[September 05, 2014] Exactly 100 years ago today, began what is considered one of the most decisive battles in history. The Battle of the Marne was France’s counteroffensive to prevent the Germans from capturing Paris. Luck would have it that the commander of the French army would discover the German’s offensive plans when they were retrieved from the knapsack of a slain German officer. Both the French and British armies had predicted incorrectly how the Germans would attack. However, with the precise German plans now in their hands, the French counteroffensive was a successful affair that forced the Germans to retreat.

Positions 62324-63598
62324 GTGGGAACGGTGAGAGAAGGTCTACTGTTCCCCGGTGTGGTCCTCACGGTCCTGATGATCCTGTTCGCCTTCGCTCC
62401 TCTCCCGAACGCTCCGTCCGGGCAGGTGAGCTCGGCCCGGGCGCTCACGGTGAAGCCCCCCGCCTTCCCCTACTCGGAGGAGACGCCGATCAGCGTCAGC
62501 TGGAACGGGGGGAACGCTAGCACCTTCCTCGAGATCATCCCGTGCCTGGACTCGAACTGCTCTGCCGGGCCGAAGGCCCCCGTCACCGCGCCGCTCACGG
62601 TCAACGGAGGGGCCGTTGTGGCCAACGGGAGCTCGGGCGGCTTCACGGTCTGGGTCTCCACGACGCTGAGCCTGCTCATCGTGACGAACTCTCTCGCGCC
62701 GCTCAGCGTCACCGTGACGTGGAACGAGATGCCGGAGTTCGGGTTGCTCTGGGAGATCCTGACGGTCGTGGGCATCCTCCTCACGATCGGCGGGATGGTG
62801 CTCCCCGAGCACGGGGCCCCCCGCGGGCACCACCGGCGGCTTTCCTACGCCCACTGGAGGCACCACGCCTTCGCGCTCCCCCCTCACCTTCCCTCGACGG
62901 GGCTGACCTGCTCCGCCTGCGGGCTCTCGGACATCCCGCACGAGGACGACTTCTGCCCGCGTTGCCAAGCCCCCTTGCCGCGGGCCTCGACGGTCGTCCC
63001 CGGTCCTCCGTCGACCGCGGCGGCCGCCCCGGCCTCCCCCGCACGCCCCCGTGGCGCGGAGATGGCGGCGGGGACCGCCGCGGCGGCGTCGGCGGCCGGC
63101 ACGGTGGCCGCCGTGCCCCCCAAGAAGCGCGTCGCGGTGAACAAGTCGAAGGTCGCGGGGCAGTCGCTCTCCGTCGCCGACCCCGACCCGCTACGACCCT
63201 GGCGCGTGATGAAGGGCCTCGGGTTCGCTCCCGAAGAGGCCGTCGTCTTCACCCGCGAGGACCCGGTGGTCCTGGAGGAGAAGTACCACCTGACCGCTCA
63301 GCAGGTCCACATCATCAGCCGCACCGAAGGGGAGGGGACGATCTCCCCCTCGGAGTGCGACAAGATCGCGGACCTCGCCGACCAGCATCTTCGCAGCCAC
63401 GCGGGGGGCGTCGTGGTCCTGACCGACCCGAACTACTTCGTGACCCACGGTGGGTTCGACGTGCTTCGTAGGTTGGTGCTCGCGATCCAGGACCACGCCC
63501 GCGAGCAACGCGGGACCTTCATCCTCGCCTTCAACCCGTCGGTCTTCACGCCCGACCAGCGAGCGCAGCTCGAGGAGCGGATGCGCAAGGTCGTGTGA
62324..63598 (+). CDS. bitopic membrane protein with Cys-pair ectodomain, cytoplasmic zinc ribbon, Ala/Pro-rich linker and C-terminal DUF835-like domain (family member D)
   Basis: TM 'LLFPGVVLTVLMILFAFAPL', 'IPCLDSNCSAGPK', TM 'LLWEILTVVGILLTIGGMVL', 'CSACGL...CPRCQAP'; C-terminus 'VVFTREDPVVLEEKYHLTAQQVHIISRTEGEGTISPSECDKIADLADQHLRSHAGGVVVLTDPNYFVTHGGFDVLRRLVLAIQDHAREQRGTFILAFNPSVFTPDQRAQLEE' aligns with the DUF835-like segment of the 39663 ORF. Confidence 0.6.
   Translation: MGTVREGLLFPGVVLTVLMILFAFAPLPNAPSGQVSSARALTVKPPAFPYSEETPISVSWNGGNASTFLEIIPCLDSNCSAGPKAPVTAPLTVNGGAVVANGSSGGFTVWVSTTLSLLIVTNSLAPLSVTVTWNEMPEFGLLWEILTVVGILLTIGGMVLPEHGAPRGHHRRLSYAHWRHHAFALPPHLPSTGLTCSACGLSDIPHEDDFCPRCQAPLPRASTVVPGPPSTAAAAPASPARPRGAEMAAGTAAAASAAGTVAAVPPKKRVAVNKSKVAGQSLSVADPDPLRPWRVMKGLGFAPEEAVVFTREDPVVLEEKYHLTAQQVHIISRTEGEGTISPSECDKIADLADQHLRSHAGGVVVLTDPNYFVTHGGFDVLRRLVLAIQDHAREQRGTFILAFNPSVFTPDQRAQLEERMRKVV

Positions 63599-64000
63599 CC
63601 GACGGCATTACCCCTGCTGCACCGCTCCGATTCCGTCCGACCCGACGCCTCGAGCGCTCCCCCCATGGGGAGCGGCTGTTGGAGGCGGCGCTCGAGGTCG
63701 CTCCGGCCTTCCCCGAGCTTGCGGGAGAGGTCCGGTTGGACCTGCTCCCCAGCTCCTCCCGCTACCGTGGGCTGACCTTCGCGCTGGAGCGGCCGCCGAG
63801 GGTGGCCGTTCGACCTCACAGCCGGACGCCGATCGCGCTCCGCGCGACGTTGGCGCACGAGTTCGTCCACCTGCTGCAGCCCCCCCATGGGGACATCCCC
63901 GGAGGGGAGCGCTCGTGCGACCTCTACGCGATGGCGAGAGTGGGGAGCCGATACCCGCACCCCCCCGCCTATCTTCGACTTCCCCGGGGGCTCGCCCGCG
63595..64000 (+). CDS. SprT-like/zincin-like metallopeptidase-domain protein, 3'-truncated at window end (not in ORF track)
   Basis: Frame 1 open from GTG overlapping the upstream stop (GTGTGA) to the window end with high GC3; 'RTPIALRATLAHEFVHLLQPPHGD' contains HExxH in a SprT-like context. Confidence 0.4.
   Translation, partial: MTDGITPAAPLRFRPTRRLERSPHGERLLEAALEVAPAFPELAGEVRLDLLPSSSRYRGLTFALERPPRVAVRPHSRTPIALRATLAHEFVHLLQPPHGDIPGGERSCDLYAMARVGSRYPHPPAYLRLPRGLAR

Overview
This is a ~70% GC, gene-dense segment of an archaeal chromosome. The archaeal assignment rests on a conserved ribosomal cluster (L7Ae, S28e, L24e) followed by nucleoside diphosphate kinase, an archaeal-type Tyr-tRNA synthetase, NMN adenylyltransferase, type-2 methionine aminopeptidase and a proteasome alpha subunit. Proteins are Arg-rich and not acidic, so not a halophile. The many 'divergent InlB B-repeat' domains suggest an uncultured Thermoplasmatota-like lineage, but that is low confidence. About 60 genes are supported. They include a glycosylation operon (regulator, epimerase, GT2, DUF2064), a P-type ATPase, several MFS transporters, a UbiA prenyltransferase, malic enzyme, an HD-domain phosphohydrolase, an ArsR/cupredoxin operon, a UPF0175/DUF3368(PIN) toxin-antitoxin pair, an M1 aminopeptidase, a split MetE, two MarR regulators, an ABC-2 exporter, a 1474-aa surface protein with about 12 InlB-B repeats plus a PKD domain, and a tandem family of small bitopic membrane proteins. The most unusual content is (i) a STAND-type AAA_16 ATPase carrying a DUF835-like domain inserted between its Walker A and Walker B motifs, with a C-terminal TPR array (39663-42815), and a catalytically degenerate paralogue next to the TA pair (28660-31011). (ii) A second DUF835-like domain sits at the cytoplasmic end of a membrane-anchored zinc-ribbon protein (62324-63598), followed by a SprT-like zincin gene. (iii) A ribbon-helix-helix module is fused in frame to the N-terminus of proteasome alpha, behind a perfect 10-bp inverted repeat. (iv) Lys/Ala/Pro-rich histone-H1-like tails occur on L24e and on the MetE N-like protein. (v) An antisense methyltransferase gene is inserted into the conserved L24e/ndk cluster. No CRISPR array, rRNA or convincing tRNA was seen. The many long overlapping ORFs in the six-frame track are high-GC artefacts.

Consistent with the theme of remembering World War I, senior leader strategy from that war will be briefly discussed. The Battle of the Marne was a defeat for Germany’s “Schlieffen Plan.” This plan called for the outflanking of the French forces by going north through Belgium and capturing Paris before the Russians could mobilize … and it was working. The French army and their allied British Expeditionary Force were in retreat all along the front. Battle sounds could be heard in Paris and Parisian taxis carried troops to the frontlines on one tank of gas.
Approximately 100,000 soldiers were killed or wounded during the six days of heavy fighting along the 100 mile front. Ultimately, the battle lines on the western front stretched across France and Belgium. The Battle of the Marne, also called the “First Battle of the Marne,” resulted in a race to build defensive fortifications. The combatants settled into the trenches for a four-year war of attrition that took the lives of millions.
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[Here are some very good websites dedicated to the Battle of the Marne]